HKBU teams win nine top awards at International Exhibition of Inventions of Geneva 浸大日內瓦國際發明展奪九項大獎
Department of Physics, Department of Chemistry and Department of Computer Science
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A delegation from Hong Kong Baptist University (HKBU) won a total of nine top prizes, including two Gold Medals with Distinction, two Gold medals, three Special Awards, and two Grand Prizes, at the 45th International Exhibition of Inventions of Geneva held in Switzerland from 29 March to 2 April 2017.
This is the second year HKBU participated in this prestigious international event. For two years running, HKBU is the only institution in Hong Kong that all the projects it submitted won gold medals.
The “Fatigue Driving Detection and Alarm System” invented by Professor Cheung Yiu-ming uses detection and tracking technology to analyse a driver’s facial expression and head pose captured by the real-time video on a smartphone. An alarm is automatically set off to alert the driver when symptoms of drowsiness manifest themselves.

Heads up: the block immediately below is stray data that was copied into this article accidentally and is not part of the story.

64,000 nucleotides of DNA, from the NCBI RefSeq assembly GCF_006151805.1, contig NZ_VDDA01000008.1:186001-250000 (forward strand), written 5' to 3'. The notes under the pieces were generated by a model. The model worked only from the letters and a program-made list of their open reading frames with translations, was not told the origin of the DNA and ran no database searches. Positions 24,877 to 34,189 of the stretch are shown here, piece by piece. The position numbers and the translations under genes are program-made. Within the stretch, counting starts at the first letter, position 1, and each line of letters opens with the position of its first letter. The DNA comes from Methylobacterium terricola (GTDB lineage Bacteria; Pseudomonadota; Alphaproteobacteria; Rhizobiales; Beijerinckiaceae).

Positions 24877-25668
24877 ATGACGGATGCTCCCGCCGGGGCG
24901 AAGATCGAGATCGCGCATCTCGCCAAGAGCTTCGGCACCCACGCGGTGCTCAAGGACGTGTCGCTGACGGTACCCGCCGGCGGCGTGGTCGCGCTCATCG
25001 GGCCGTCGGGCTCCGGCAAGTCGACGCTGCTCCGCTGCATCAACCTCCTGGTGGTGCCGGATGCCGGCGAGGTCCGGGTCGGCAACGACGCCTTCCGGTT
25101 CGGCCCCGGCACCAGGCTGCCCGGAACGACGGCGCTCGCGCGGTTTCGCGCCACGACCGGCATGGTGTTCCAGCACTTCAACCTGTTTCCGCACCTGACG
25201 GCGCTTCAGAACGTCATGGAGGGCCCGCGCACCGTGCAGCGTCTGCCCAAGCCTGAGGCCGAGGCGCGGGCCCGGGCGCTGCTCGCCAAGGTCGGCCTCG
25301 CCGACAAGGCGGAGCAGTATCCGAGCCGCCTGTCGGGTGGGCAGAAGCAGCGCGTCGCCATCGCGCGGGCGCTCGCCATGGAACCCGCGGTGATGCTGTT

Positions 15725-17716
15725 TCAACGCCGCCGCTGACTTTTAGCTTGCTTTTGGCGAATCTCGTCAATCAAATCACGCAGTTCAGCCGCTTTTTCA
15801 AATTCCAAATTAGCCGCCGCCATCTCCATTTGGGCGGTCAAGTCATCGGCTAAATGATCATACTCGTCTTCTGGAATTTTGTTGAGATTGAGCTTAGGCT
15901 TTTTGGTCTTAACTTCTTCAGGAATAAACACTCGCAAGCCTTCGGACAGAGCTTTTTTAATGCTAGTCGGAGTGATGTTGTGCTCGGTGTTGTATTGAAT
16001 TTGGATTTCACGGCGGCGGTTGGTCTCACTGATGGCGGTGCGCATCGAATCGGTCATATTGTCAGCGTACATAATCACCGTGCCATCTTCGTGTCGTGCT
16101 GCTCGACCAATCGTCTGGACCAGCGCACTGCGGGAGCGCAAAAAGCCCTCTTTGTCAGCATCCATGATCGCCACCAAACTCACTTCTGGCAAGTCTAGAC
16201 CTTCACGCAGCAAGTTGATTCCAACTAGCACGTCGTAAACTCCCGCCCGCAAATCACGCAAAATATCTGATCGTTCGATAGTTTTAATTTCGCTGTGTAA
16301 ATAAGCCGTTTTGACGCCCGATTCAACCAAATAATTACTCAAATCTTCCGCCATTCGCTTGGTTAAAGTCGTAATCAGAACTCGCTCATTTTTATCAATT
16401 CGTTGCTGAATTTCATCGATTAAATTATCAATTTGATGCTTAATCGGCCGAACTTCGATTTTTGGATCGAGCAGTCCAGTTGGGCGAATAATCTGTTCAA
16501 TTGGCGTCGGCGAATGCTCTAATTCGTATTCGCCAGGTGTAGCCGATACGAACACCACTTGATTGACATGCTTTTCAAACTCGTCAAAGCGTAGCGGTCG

The “Lanthanide Toolbox” invented by Dr Gary Wong is a new medical imaging reagent that can detect Joubert syndrome and other genetic disorders that come under an emerging class of disorders called Ciliopathies. This new direct primary cilium marker is able to provide a test result in a mere six hours at a fraction of the cost of the current technology through a simpler process in an environment closer to normal conditions and can achieve 100% accuracy.
The “Portable Gait Analyser Functional Flow Chart” invented by Professor Jeffrey Cheung assesses the way people walk and highlights their biomechanical abnormalities. It can also be used in sports biomechanics to help athletes run more efficiently and to identify posture-related or movement-related problems for people with injuries. This new method puts a single sensor behind a testee’s waist and requires him/her to walk 20 steps. Compared with the traditional method that uses up to 15 cameras to take hundreds of pictures, this new invention is simpler, faster and cheaper.
The “Portable Balance Scale”, also invented by Professor Jeffrey Cheung, measures people’s balance index to reduce the risk of falling over. By analysing the body’s moving amplitude when it tries to maintain balance on an unstable platform, the specific index value can then be measured. The greater the amplitude, the higher the index, with a high index indicating poor balance capability. The whole measurement process is as simple as stepping on a scale.
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